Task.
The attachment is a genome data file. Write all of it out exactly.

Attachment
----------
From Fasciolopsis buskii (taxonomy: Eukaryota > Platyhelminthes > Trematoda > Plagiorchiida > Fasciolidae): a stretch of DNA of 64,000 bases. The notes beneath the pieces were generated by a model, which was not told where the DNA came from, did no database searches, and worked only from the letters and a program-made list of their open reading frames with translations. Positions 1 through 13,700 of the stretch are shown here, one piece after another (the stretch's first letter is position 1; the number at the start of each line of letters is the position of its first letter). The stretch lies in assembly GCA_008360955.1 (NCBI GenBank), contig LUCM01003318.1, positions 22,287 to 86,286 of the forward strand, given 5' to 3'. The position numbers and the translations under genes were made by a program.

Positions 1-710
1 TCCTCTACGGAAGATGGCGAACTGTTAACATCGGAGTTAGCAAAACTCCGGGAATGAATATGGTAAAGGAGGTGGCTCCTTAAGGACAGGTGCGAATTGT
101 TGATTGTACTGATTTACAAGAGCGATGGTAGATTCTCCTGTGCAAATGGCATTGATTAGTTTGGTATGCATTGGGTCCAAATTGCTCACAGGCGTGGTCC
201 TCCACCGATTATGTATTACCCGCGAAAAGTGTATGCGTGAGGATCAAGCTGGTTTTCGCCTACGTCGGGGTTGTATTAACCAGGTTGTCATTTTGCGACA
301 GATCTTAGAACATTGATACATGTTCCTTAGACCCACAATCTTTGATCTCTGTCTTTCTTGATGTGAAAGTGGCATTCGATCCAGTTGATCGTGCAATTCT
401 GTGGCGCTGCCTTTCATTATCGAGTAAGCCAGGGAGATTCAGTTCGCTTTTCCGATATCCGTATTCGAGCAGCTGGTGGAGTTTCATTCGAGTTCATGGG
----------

From Fasciolopsis buskii (taxonomy: Eukaryota > Platyhelminthes > Trematoda > Plagiorchiida > Fasciolidae): a stretch of DNA of 64,000 bases. The notes beneath the pieces were generated by a model, which was not told where the DNA came from, did no database searches, and worked only from the letters and a program-made list of their open reading frames with translations. Positions 1 through 13,700 of the stretch are shown here, one piece after another (the stretch's first letter is position 1; the number at the start of each line of letters is the position of its first letter). The stretch lies in assembly GCA_008360955.1 (NCBI GenBank), contig LUCM01003318.1, positions 22,287 to 86,286 of the forward strand, given 5' to 3'. The position numbers and the translations under genes were made by a program.

Positions 1-710
1 TCCTCTACGGAAGATGGCGAACTGTTAACATCGGAGTTAGCAAAACTCCGGGAATGAATATGGTAAAGGAGGTGGCTCCTTAAGGACAGGTGCGAATTGT
101 TGATTGTACTGATTTACAAGAGCGATGGTAGATTCTCCTGTGCAAATGGCATTGATTAGTTTGGTATGCATTGGGTCCAAATTGCTCACAGGCGTGGTCC
201 TCCACCGATTATGTATTACCCGCGAAAAGTGTATGCGTGAGGATCAAGCTGGTTTTCGCCTACGTCGGGGTTGTATTAACCAGGTTGTCATTTTGCGACA
301 GATCTTAGAACATTGATACATGTTCCTTAGACCCACAATCTTTGATCTCTGTCTTTCTTGATGTGAAAGTGGCATTCGATCCAGTTGATCGTGCAATTCT
401 GTGGCGCTGCCTTTCATTATCGAGTAAGCCAGGGAGATTCAGTTCGCTTTTCCGATATCCGTATTCGAGCAGCTGGTGGAGTTTCATTCGAGTTCATGGG